I wonder if December 1st is the new April 1st. Amazon yesterday announced that the company would start using unmanned drones to deliver packages, and this as early as 2015. The company hopes this will become ubiquitous, saying, “One day, Prime Air vehicles will be as normal as seeing mail trucks on the road today.”
I don’t believe this. There are so many reasons why this can’t happen that it just seems like a stunt to grab attention.
To start with, think about safety. A drone – such as the one shown above – has spinning rotors, which can probably cause damage to people, or to power lines. They will certainly be able to navigate through trees and phone lines, but having such devices coming out of the sky would be a hazard to inattentive people. I’m sure Amazon doesn’t intend these to be flown by robots; they’ll most likely hire an army of drone pilots in some third-world country to control them. But when one fails – say, over a school or busy highway – the danger is obvious.
Another thing is that these drones can only operate in certain areas. They can’t work in urban environments, because there isn’t enough room for them to land. So they’ll be limited to areas where there are houses, not apartments or office buildings. People will need to be present to receive the packages; I don’t see how the drones can put them in mailboxes.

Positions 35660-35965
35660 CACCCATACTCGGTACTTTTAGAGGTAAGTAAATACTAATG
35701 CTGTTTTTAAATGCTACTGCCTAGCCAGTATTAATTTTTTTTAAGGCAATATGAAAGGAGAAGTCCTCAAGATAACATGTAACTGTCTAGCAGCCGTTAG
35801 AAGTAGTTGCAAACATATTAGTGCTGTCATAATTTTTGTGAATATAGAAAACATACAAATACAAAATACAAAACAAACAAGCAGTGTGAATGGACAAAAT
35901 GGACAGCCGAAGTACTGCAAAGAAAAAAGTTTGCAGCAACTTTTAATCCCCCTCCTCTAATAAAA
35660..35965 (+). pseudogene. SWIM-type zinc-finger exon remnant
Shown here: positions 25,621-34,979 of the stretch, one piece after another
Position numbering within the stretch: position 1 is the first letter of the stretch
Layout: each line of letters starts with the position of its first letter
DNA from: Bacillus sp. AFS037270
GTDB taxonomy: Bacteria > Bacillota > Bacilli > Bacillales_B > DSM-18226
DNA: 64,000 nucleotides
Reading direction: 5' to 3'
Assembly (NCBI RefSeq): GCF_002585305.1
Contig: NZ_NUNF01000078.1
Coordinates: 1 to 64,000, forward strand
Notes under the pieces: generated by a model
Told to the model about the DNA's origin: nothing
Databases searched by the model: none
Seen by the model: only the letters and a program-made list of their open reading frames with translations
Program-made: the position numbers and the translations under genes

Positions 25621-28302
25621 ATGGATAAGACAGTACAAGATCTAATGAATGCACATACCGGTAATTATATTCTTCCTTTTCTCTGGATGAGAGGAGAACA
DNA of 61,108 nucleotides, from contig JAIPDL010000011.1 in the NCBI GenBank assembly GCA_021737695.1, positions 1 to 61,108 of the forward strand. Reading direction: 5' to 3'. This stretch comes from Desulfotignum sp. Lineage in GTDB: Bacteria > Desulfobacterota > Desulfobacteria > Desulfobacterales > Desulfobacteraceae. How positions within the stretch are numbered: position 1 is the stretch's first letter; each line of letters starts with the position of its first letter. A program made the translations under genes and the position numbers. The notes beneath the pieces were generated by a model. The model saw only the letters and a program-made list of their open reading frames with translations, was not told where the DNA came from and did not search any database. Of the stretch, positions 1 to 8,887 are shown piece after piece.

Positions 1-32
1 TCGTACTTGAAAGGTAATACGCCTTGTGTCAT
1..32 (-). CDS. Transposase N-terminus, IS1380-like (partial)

The idea of that many unmanned objects flying through the skies is ludicrous. With no flight control system to keep them out of each other’s way – because if this happened, you can be sure that Amazon wouldn’t be the only company using them – accidents would happen often.
Finally, in a country with so many guns as the US, does Amazon really think that these things wouldn’t be used for target practice like aerial piñatas?
No, Amazon’s not going to use drones. They’re getting lots of publicity as a forward-thinking company. Good timing too; this article in The Guardian was also published yesterday, and it highlights the harsh working conditions of the real Amazon drones: the ones who fulfill orders in the company’s huge warehouses.